View Full Version : Will Crowdfunding Eventually Move More towards Individuals Rather Than Platforms?

08-22-2013, 03:48 PM
In my opinion I think there is a strong possibility that Crowdfunding will eventually move away from the popular platforms and more towards individual's websites. For example, the largest crowdfunding project ever is actually Star Citizen (https://robertsspaceindustries.com/comm-link/transmission/12762-Star-Citizen-Enlist-Your-Friends), which has raised over $15 million, last I checked, all from their very own website. With no large fees, often 7-8% which has to be paid to the platform like Kickstarter or Indiegogo, self hosted crowdfunding seems like the most lucrative way to go.

Sure maybe the platforms offer some protection as well as extra promotion, however, most of the largest projects do well, not because of the platform they are listed on, but instead how well they promote themselves via social media. Could we see the bulk of projects move off the major platforms, at least in the rewards/donation sectors, and onto private sites? Crowdtilt has just announced an open source crowdfunding plugin for Wordpress which seems to back up my thoughts: http://techcrunch.com/2013/08/22/crowdtilt-launches-crowdhoster-a-wordpress-for-crowdfunding-to-let-anyone-create-and-customize-their-own-campaign/


08-22-2013, 05:33 PM
I'm not sure if I agree with your line of reasoning here, but (full disclosure) I work for one of those platform companies and tend to think we're doing the right thing.

The TC article you are citing is fairly direct in its reporting of Beshara's vision of a completely decentralized distribution of crowdfunding efforts. His argument, and seemingly yours, is that the ultimate value of a platform for entrepreneurs will be negative because of the fees charged by platforms don't measure up to whatever lift a campaign may receive for being on the platform. While we can point to anecdotal examples of campaigns with huge advertising budgets to push folks to crowdfunding efforts that went well or not (as the Ubuntu phone went), let's talk about platform value instead. If one of these large campaigns catches your interest and draws you to a platform, you have the opportunity to be exposed to myriad other campaigns that may be well suited to your interests, which you can then share to your networks and communities of similarly interested individuals. Discovery, as a value, is not something that a fully decentralized, crowdfunding-as-commodity future facilitates. There are lots of small players who would basically stand no chance in such an environment, and that means a lot of the amazing ideas that were discovered and shared widely enough to establish crowdfunding as a viable fund source would have had a much tougher journey. I see the difference here as predicting a future where crowdfunding looks like Facebook and Tumblr (platforms) or a future where crowdfunding looks like company public forums (decentralized crowdfunding).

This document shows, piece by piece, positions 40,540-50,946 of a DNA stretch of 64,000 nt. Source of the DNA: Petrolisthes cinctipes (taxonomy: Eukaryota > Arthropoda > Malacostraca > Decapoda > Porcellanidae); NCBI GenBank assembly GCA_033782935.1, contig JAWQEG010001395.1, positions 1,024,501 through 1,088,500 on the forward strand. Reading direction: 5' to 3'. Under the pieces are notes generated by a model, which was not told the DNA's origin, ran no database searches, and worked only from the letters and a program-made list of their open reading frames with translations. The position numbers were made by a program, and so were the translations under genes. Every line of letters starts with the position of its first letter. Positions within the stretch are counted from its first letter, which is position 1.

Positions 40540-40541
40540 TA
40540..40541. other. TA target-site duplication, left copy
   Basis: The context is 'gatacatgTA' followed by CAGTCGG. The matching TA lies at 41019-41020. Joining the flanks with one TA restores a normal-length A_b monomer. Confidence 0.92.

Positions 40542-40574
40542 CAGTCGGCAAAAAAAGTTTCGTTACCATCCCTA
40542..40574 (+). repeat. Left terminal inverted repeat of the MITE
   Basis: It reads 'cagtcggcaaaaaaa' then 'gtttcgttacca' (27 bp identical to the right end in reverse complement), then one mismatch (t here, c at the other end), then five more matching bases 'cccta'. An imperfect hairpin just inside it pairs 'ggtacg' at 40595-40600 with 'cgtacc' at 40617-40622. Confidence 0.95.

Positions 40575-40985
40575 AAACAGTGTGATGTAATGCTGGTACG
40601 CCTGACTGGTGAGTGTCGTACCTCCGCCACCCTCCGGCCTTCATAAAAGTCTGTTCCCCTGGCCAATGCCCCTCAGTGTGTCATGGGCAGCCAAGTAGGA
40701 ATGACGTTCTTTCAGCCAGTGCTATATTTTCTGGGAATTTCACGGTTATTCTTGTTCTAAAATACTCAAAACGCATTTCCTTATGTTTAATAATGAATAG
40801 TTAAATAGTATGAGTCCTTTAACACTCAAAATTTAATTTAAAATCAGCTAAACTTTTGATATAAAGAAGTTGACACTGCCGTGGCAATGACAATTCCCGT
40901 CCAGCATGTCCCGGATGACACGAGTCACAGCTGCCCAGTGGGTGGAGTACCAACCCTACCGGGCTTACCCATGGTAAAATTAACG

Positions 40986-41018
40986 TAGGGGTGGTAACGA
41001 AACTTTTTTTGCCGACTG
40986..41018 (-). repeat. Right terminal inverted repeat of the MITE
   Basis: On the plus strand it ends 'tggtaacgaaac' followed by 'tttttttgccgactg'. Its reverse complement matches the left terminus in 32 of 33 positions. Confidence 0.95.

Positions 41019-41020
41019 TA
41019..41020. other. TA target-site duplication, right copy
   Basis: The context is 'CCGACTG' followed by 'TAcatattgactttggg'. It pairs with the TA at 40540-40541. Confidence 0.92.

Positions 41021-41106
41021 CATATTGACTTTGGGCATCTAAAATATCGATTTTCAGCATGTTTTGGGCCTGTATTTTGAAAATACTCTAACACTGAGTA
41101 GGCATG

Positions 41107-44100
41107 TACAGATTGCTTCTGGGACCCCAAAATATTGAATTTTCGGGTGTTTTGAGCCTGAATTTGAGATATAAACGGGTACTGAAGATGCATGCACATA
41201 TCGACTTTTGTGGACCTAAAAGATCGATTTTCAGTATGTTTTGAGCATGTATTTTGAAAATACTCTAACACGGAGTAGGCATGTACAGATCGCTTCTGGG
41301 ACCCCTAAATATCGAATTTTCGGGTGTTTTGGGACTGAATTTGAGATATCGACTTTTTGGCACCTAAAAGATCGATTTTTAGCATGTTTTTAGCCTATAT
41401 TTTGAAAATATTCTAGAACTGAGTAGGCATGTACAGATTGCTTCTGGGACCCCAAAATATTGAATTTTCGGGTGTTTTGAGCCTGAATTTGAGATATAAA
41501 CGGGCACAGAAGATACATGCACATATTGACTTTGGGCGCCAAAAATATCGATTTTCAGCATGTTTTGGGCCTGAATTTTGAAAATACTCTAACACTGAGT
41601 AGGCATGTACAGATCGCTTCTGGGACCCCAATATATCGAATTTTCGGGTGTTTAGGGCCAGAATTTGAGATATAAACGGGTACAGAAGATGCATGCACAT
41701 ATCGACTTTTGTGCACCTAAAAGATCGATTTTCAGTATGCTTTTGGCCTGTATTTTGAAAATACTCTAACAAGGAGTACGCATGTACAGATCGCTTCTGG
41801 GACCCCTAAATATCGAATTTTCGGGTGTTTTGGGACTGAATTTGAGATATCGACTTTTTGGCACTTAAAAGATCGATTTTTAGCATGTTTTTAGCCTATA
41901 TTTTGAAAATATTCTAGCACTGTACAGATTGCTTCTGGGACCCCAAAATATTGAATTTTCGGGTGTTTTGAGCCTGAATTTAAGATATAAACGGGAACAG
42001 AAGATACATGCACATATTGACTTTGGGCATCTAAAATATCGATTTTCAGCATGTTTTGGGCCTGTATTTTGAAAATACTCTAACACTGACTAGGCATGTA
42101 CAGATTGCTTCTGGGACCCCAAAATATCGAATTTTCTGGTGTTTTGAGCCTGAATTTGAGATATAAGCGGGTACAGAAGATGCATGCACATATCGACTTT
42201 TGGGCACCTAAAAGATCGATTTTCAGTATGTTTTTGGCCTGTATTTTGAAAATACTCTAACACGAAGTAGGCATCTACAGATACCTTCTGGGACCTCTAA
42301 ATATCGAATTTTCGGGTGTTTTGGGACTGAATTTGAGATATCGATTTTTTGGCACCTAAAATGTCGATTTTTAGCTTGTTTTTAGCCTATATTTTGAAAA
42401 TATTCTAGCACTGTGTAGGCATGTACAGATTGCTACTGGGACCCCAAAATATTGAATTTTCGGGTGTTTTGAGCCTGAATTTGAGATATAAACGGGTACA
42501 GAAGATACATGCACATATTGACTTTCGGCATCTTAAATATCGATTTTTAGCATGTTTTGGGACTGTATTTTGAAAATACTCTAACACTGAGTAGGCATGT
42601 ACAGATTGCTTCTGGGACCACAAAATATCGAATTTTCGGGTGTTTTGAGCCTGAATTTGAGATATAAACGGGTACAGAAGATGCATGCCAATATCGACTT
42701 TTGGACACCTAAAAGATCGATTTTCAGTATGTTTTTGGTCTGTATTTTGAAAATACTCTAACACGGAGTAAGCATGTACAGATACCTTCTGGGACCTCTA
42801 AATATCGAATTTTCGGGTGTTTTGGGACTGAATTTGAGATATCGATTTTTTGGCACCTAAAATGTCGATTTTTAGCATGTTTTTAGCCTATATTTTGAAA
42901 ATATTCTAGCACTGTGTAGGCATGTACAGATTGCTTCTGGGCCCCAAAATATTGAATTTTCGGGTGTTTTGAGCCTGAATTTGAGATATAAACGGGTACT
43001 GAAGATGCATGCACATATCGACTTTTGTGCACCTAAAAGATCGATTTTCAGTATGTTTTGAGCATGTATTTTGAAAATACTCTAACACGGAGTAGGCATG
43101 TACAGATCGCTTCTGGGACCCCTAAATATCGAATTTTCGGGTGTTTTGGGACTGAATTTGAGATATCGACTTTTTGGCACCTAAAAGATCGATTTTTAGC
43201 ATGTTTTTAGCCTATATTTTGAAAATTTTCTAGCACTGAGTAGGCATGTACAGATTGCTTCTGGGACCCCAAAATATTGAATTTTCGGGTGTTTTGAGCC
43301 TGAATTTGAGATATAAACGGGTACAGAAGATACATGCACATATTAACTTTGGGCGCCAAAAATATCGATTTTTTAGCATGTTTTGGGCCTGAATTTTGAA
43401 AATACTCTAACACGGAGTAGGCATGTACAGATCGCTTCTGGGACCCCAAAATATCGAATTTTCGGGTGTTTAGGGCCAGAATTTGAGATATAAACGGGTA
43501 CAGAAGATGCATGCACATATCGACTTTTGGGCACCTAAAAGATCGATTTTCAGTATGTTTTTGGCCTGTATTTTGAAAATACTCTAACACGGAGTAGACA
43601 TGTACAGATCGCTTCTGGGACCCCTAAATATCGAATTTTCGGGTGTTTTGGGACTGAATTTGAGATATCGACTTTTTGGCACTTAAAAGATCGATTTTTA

Decentralization sounds like a quick way to kill viable dreams for the small entrepreneurs out there. The dream of being "found" goes part and parcel with the steadfast belief of entrepreneurs that they can build, compete, and thrive despite a lack of resources, connections, awareness, time, etc. Crowdfunding is destabilizing traditional funding by changing the dynamic by which folks get funding by reducing the difficulty for smaller players to get the funding they need. Decentralization defeats this purpose.